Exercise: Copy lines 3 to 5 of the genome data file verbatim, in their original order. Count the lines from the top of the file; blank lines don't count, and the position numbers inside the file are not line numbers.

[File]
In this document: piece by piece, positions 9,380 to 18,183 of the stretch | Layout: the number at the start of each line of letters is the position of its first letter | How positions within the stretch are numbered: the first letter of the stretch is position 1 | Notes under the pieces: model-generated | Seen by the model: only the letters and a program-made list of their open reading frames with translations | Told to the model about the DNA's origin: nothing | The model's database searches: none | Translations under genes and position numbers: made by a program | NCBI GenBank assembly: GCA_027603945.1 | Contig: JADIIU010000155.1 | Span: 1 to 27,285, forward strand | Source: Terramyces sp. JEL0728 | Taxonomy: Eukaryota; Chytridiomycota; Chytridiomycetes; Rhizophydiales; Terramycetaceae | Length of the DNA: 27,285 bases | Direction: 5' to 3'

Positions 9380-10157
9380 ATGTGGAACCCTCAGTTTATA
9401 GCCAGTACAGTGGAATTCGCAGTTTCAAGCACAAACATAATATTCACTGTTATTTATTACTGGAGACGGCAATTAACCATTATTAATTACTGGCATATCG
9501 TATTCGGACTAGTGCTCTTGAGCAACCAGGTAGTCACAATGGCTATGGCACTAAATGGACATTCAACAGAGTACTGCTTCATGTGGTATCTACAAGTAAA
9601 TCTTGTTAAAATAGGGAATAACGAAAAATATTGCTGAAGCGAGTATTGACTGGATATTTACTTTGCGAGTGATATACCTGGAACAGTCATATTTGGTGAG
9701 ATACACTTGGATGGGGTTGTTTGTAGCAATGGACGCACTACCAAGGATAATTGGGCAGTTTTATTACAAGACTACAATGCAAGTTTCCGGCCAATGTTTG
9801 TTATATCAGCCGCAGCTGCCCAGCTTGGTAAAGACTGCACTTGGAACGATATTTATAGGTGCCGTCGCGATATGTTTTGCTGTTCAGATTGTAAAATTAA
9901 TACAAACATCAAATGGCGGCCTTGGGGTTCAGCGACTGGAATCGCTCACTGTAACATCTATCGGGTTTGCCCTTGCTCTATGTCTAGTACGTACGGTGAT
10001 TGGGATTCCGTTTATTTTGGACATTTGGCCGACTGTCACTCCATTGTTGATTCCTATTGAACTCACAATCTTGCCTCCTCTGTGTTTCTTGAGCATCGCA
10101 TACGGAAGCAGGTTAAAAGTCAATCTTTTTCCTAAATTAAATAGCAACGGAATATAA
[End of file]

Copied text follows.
9380 ATGTGGAACCCTCAGTTTATA
9401 GCCAGTACAGTGGAATTCGCAGTTTCAAGCACAAACATAATATTCACTGTTATTTATTACTGGAGACGGCAATTAACCATTATTAATTACTGGCATATCG
9501 TATTCGGACTAGTGCTCTTGAGCAACCAGGTAGTCACAATGGCTATGGCACTAAATGGACATTCAACAGAGTACTGCTTCATGTGGTATCTACAAGTAAA